Welcome to a BetaKit weekly series designed to help startups and entrepreneurs. Each week, investors Roger Chabra and Katherine Homuth tackle the tough questions facing founders today. Have a question you would like answered? Tweet them with the #askaninvestor hashtag, or email them here.
With conference season just around the corner, this week on #AskAnInvestor we help you plan your time and get the most out of the events you attend.
It is very easy as a founder or startup employee to fill your schedule with events — particularly in the fall. A lot of startup veterans will tell founders to avoid the events season altogether and just focus on building their startup, believing events are just a distraction from the ultimate goal of building a successful venture. That said, I believe there are many valuable things that events can bring your company that you can’t get from sitting behind a computer screen. Namely, connections to prospective investors, customers, and employees, and visibility in the startup community or your industry.
Today, I personally have two states when it comes to events. I’m either in hustle mode, out and about pitching and talking at lots of events, or I’m in heads down mode, saying no to anything that isn’t absolutely necessary. Hustle mode usually happens when I’m launching or promoting a product, learning about a new industry, or gearing up for a fundraise.
When you’re deciding what events to attend, consider why you’re attending in the first place.
When I was new to the startup world, hustling at all of the industry and startup events was a very important part of building my a network of investors and advisors. Once I had an initial network, I started to become more targeted and narrowed in on more industry-specific events that could fill a need for the company. In fact, it was ultimately by attending and speaking at events with the hardware industry that I met the company that acquired my company, ShopLocket.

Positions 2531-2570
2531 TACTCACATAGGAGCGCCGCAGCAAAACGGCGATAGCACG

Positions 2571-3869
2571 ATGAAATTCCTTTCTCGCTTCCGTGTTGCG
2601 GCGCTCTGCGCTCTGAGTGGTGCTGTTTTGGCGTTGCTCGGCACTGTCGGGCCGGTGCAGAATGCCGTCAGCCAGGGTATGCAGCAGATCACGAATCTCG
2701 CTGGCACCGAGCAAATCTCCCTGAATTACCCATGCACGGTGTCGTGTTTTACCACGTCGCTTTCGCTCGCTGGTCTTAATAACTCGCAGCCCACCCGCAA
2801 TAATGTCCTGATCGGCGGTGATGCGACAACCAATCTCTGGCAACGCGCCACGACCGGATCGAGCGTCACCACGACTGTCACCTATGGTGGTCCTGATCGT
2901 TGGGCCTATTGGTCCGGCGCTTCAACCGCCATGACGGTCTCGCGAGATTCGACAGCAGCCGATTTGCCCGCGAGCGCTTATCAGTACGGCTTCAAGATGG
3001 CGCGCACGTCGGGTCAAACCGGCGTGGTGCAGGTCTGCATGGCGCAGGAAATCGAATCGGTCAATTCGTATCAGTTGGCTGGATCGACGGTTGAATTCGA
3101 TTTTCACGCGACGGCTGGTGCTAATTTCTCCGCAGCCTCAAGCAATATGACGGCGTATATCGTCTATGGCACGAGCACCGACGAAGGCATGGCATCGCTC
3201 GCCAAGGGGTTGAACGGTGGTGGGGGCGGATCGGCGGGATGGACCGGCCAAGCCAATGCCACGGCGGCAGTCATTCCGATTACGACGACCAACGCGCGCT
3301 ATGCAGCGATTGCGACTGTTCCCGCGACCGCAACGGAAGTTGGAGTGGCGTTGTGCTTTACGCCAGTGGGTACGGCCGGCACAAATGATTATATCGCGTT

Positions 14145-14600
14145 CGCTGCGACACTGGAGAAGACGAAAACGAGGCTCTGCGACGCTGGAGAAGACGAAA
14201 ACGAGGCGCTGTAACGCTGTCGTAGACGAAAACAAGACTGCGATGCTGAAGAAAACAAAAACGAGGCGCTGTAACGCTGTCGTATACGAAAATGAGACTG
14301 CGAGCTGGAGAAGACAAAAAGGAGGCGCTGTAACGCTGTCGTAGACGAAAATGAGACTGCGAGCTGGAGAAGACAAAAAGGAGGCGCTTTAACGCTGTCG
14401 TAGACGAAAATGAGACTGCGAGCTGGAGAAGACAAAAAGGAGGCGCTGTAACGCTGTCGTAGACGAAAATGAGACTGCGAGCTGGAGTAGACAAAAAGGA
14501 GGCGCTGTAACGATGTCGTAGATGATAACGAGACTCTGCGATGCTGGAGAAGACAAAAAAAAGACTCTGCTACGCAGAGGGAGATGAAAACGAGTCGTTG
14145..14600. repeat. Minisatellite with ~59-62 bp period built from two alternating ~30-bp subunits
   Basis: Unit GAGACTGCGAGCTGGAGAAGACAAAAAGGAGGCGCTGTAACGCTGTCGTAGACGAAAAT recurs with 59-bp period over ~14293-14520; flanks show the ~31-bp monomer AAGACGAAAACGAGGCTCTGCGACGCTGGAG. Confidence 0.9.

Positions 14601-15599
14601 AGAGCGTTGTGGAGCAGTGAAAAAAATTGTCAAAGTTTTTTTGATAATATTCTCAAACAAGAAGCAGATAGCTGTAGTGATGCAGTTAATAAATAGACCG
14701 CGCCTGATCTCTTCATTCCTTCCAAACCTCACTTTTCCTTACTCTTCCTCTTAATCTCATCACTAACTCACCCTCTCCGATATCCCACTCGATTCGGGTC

When you’re deciding what events to attend this season, consider first why you’re attending the event in the first place. Your goal is first and foremost to build a successful business. Will attending this event bring you closer to that goal? Before you head out, define what success at that particular event looks like. Are you going to network with investors? Are you recruiting? Are you looking to book new customers? While not every event will have a direct payoff, having a goal in mind will make you more purposeful — and help you gauge whether or not to attend recurring events again.
Even when you are purposeful about what events you attend, sometimes the number of events is still overwhelming. Be sure to consider whether you need to be the one attending. Once you start to grow your team, you have the option to send others to events in your place. Just be sure to send them with a specific goal in mind.
Here are few of the different types of events you and your team may be considering this fall, and why you might attend.
Startup community events
Startup community events bring together founders, startup employees, and influencers in the community. Events like CIX, Elevate, TechToronto, and most other events are listed on StartupDigest.
Why attend: To learn from the experiences of other founders, give back to the community, recruit co-founders and early employees, network with mentors and investors, or find customers (if startups are your target market).
Industry-specific events are events specific to the market that your startup is addressing, such as tradeshows, industry mixers, and targeted conferences.
Why attend: Get market feedback, find customers, build strategic relationships.
Professional development events
Professional development events are those that gather professionals in a specific field for the purpose of developing specific skill sets. Events like seminars, conferences around specific technologies or trends, and leadership conferences.
Why attend: To gain more competency around key skillsets, to explore new technologies, to recruit for specific roles.
Recruiting events are events, such as job fairs, hosted for with the goal of connecting employers to possible candidates.
Why attend: To recruit employees for specific roles.
Photo via Unsplash
Got a question for the investors? Email them here.